Sharing the Journey: Explaining Lupus to Others
The Sharing the Journey series is by people like you and for you. In their own words, we highlight the perspectives and personal experiences of people who struggle with lupus each day.
This month, we asked Sharing the Journey participants the following question:
What tips do you have for explaining how lupus affects your everyday life?
Living with lupus is not always easy. When explaining what lupus is to people, I usually say it’s an autoimmune disease that affected my kidneys – Kyra
I have to say that this is one of the hardest parts of having lupus. Most people have heard of it but have no clue what it is. If I am to be very honest, a lot of the time, I don’t explain it to people. My close friends and coworkers are aware, but even they don’t have a full grasp on the disease unless they’ve done their own research. The easiest way to explain it is to first talk about what an autoimmune disease is. Then I like to tell them the symptoms that I personally suffer from, and that not everyone with the disease is the same. I also think it’s important to remind people that just because I look okay doesn’t always mean I feel okay. Some days are really good, and some are really bad. I think the people who mean the most to you and are supportive of you are the ones who really need to know what you are going through. – Justin
I deal with this a lot at college. I had a lupus health scare 2 weeks ago, and I had to tell a lot of people about my disease because of all the things I missed while I was gone. I normally begin by telling people (in very basic terms) what the disease is: Lupus is a disease in which your immune system thinks your body is a virus and starts attacking your body and organs. Then I progress into telling them some of my more relatable and understandable symptoms: fatigue, swelling of joints, mouth sores, burning sensation all over my body, etc... If they seem satisfied, I leave it there. If they seem interested, I'll tell them more of my odd symptoms: visual disturbances and skin rashes. I usually follow this progression and only continue to the next step if the person seems genuinely interested. A lot of people just try to be polite when they ask you about your disease, and it's easier just to stop after the scientific explanation. All in all, the more people I talk to about my disease, the more concise and articulate I have become in describing it. – Becca
Lupus affects my everyday life in various ways, including daily pain, stiffness, and fatigue. Lupus requires me to be extra cautious about the weather and temperature, both indoors and outdoors, so I know what level of pain to expect, or whether I will likely have Raynaud's activity. I recently had a flare that left me in bed feeling like there was no way I could get up. Saying I felt like I had been hit by a truck doesn't begin to explain how badly I felt. The next day, I was back in school, dressed nicely, with my makeup done and no one knew it even happened. Lupus is not less serious because I attempt to make it look easy. Lupus does not just go away. And just because you cannot see lupus, or my symptoms from it, does not mean it isn't real. – Kayla B.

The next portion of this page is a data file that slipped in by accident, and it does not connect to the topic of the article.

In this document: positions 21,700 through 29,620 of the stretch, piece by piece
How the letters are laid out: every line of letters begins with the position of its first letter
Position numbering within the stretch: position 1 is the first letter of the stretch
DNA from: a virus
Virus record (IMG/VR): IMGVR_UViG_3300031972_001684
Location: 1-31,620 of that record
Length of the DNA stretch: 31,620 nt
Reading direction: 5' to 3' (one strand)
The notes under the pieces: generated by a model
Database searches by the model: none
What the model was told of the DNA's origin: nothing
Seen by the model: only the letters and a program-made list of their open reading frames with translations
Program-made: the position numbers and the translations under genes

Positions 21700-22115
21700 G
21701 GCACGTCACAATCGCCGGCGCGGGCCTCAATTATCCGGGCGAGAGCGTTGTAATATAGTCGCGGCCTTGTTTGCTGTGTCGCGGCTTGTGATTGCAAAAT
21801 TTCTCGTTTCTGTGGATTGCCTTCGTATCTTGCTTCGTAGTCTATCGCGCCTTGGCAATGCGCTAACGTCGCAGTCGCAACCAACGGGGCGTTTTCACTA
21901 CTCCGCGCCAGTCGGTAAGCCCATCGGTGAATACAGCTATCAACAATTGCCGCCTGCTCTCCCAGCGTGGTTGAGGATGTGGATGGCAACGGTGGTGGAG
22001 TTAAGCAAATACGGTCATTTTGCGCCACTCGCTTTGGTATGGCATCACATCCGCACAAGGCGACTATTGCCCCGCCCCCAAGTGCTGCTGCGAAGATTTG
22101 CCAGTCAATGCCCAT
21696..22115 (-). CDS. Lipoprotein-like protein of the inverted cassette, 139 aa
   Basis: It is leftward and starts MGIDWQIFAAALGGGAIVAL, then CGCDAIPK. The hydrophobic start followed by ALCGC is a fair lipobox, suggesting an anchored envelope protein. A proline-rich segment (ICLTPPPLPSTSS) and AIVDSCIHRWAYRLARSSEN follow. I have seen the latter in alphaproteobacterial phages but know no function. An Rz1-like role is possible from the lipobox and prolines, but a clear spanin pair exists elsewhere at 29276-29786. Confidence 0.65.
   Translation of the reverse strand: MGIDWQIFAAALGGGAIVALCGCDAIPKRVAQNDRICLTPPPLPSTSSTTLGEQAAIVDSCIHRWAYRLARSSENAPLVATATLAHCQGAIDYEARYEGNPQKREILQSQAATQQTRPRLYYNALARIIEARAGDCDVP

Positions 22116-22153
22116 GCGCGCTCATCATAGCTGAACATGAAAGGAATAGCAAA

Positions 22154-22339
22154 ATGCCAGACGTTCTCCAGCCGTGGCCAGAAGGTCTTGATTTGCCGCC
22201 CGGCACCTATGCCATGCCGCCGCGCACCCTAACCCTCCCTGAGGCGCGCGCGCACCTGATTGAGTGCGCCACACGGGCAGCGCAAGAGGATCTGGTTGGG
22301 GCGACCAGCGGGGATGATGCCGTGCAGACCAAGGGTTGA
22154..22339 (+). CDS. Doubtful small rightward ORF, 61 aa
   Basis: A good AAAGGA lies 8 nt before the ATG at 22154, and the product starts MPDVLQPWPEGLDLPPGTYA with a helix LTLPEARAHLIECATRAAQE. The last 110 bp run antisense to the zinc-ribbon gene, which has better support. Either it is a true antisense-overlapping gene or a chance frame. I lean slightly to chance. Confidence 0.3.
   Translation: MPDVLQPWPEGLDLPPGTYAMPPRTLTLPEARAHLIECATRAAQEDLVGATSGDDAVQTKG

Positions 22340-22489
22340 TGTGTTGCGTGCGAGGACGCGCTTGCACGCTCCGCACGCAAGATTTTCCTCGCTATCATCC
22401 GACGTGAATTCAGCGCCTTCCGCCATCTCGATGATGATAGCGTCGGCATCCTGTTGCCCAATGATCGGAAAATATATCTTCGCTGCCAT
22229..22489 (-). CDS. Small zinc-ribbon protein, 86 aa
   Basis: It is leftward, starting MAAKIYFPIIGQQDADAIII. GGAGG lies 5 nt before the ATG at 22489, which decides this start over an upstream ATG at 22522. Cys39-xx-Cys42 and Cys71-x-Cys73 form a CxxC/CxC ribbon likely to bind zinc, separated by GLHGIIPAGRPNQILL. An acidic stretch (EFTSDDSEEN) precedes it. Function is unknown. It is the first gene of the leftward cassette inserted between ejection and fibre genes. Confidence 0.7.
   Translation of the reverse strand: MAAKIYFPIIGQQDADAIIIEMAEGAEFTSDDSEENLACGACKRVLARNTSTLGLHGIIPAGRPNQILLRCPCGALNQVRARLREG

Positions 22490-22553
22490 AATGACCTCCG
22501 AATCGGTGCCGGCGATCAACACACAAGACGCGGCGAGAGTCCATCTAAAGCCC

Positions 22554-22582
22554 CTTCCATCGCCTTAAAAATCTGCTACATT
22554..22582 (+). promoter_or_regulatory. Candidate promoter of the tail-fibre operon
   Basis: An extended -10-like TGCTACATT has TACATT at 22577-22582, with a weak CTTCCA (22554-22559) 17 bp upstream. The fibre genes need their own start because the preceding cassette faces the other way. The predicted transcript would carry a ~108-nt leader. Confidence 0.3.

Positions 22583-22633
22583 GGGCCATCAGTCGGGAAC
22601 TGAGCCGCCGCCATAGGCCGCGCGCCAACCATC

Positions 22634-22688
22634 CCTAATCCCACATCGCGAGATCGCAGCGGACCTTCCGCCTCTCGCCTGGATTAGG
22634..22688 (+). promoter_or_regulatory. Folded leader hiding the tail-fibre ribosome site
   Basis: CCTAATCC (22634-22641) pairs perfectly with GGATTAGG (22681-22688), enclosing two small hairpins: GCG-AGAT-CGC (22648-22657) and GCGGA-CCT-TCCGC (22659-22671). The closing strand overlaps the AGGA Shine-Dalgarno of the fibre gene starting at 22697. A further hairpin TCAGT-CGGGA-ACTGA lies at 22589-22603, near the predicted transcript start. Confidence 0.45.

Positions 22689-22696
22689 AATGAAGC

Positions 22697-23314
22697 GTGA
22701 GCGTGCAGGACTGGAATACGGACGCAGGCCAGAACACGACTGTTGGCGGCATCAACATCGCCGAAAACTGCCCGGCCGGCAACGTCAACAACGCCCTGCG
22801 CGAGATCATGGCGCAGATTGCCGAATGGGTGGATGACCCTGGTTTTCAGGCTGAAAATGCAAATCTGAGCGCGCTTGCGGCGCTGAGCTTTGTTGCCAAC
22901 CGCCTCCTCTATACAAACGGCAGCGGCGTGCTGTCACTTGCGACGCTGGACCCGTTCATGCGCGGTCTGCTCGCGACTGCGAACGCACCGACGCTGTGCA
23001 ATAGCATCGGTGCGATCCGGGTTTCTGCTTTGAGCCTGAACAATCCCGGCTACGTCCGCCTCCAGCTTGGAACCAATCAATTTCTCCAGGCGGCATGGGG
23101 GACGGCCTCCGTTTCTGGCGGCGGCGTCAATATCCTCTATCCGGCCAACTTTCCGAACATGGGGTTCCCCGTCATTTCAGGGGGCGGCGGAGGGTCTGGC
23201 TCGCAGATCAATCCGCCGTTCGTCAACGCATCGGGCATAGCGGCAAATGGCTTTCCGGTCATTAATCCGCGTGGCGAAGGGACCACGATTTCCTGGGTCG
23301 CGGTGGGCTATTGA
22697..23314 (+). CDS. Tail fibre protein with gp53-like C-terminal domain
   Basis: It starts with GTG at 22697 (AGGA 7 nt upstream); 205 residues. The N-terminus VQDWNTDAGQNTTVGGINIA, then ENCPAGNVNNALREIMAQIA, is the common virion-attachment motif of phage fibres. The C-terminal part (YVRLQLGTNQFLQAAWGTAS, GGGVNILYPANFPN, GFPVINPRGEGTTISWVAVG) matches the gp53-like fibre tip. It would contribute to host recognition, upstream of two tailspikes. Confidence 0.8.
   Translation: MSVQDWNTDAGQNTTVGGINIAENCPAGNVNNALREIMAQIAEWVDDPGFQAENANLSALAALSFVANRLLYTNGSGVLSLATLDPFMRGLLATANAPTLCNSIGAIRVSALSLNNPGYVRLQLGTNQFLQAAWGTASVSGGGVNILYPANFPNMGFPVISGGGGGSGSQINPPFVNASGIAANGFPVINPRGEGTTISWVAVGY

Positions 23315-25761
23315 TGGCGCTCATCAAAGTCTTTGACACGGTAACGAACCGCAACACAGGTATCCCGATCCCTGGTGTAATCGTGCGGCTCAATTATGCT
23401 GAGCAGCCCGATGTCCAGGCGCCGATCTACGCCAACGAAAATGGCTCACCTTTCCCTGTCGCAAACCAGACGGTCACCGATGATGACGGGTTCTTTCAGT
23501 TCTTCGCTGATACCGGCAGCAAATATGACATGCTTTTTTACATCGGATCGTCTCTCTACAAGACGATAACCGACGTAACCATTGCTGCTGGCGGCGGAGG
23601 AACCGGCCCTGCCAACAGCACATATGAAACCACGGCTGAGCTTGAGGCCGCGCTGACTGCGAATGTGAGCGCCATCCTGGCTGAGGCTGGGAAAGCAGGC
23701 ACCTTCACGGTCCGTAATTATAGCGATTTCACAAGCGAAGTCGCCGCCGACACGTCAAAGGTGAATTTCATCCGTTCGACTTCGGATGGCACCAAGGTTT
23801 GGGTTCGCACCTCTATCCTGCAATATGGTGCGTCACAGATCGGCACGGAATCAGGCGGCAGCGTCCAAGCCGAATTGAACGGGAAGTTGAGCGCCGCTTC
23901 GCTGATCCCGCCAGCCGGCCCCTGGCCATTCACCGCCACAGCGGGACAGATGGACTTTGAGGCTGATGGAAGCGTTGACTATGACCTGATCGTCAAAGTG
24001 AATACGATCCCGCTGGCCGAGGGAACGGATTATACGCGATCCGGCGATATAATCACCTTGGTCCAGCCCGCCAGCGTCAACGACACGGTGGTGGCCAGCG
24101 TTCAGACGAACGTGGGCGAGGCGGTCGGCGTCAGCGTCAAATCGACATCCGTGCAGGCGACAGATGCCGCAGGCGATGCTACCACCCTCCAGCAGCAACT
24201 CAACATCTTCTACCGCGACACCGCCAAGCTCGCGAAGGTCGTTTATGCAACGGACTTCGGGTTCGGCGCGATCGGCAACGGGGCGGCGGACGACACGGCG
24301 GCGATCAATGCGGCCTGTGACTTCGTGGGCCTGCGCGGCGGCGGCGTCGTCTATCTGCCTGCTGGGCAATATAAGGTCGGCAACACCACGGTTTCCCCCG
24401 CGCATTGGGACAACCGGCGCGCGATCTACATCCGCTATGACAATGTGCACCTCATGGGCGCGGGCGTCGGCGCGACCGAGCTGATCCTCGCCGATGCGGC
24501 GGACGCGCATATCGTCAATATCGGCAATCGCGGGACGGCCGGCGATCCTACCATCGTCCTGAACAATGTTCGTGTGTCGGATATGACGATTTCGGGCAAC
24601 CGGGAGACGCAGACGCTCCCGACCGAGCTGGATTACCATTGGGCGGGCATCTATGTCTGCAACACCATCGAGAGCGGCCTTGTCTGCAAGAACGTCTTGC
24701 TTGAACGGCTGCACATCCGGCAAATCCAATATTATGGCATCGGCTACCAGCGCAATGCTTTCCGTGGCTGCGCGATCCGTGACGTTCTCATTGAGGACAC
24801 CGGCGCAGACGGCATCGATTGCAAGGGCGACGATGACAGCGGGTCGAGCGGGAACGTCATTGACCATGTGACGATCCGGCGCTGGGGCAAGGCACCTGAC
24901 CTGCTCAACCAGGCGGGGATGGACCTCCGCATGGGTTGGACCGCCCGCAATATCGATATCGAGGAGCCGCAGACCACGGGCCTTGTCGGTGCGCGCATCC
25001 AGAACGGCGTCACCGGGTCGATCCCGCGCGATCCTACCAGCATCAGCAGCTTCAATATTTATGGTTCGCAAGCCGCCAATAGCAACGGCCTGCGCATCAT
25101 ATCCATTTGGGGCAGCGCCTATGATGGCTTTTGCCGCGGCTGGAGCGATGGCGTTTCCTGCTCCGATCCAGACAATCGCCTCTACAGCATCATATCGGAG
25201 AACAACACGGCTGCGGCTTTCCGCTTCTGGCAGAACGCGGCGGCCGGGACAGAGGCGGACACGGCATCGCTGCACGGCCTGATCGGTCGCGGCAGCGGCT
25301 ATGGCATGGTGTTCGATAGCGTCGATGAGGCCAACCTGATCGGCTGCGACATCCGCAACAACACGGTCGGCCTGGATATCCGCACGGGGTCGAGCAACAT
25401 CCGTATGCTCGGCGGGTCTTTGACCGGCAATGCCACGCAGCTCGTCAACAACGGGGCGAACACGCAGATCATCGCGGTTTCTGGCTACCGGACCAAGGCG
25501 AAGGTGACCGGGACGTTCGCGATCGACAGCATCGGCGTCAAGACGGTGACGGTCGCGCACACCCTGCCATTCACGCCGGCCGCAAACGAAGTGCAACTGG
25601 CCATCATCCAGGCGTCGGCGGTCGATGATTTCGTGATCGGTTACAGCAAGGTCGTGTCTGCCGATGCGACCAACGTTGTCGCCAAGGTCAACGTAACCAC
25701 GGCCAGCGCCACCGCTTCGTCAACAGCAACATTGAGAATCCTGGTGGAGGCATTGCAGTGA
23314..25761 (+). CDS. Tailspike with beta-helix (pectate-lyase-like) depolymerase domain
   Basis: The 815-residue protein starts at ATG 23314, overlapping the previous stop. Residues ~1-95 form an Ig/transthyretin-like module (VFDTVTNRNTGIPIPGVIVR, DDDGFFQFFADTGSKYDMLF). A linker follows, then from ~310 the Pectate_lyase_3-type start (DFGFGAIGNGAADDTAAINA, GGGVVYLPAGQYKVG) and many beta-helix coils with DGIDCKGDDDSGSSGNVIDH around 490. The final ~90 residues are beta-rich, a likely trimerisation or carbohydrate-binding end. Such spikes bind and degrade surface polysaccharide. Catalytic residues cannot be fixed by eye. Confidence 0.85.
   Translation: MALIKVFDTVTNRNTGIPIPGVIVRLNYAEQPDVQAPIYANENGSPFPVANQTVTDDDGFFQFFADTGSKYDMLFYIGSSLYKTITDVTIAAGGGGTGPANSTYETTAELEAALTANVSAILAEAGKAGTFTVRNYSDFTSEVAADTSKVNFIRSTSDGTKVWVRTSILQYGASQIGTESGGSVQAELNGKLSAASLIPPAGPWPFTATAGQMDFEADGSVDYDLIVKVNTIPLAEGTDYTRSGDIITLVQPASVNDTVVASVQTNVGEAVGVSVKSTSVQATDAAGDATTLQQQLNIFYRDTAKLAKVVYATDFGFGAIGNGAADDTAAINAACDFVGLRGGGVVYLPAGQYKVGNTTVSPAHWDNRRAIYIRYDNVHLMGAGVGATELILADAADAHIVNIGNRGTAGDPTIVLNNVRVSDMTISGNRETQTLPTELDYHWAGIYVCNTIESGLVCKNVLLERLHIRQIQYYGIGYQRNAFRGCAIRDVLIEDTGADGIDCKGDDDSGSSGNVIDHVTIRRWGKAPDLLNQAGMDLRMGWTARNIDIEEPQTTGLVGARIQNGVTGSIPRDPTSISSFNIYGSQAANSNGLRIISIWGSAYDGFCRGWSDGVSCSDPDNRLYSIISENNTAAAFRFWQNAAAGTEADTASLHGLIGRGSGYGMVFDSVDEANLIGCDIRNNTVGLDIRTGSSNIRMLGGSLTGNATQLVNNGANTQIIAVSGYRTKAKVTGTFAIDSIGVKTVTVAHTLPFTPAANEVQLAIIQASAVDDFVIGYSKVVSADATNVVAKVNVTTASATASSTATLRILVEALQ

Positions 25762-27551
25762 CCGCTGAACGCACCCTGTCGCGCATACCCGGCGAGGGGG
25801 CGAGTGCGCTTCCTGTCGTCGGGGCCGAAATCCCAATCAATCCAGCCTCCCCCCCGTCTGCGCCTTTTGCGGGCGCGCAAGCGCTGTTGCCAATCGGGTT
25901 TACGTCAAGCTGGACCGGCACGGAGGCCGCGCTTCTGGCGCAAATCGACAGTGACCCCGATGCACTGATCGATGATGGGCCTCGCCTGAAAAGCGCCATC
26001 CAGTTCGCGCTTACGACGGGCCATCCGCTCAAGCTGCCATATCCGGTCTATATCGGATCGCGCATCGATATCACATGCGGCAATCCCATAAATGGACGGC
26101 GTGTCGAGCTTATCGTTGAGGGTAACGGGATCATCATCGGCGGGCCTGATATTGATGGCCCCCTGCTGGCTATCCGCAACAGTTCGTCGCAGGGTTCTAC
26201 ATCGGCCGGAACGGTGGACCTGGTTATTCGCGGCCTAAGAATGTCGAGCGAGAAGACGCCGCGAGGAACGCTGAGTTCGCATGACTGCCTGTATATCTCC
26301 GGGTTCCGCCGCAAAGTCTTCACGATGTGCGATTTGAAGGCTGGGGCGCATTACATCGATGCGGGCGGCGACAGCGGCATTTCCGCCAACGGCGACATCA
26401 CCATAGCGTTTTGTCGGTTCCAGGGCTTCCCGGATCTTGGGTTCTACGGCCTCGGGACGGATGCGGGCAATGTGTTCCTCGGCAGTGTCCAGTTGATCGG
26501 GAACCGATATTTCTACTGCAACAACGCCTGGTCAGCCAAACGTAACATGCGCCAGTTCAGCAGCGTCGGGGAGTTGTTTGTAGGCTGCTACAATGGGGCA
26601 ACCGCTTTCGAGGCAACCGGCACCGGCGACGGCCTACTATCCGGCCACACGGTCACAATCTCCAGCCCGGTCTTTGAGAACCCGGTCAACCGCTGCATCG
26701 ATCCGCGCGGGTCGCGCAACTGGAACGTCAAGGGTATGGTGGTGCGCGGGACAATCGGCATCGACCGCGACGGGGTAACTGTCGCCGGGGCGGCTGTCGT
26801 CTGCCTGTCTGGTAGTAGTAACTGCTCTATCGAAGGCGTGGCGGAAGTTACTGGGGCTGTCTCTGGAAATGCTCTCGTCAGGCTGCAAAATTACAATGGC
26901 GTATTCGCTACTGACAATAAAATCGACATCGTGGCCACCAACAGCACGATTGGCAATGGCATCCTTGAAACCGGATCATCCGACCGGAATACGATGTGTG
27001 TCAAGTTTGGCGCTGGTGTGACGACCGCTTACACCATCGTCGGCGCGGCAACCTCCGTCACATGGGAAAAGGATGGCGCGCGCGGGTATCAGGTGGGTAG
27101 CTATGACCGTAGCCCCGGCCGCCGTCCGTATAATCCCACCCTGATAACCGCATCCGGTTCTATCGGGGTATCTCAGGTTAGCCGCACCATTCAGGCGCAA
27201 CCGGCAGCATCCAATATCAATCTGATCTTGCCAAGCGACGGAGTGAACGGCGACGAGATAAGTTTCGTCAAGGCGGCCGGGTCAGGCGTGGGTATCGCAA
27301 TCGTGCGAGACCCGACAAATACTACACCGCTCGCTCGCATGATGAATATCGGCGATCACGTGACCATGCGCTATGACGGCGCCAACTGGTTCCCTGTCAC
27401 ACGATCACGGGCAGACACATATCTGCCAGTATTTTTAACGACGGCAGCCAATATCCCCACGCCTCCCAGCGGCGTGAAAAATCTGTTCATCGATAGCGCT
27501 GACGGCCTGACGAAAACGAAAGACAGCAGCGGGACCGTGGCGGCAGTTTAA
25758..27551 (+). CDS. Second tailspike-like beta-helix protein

I could give a full description of what lupus is and how it affects just about every part of your body, but many people won’t care or still won’t understand. So, I just tell them to imagine having the flu every day of your life. And also waking up every day with the uncertainty of not knowing whether or not you’ll be able to make it through your day without fatigue, joint pain, digestive issues, headaches, etc. – Amber
Lupus is more than a butterfly rash. It's a disease that impacts the entire body. Many mornings, I wake up feeling like I've been hit by a truck. I understand why people who don't have lupus don't understand it, because even I, someone who has lupus, don't always understand it, either. It's totally unpredictable. – Leslie
Talking about lupus with the people in your life
If you have lupus, knowing how to explain lupus to others is an important skill. But how do you decide which people to tell? And how much do you share?
Think about the people in your life. Then think about what you feel comfortable discussing with them. These are personal choices, and there are no right or wrong answers. You might want to talk through your decisions with someone you trust.
Remember, many people don’t know much about lupus, or they might have misconceptions about it. So, you could start by explaining what lupus isn’t: It’s not contagious, not related to HIV, and not cancer.
Then you can talk about what lupus is. Here are some key points:
- Lupus is a chronic autoimmune disease.
- It has many kinds of symptoms that are different in everyone.
- Symptoms are unpredictable and change over time.
- Some symptoms are visible, and others are invisible.
- You may look okay, but that doesn’t mean you feel okay.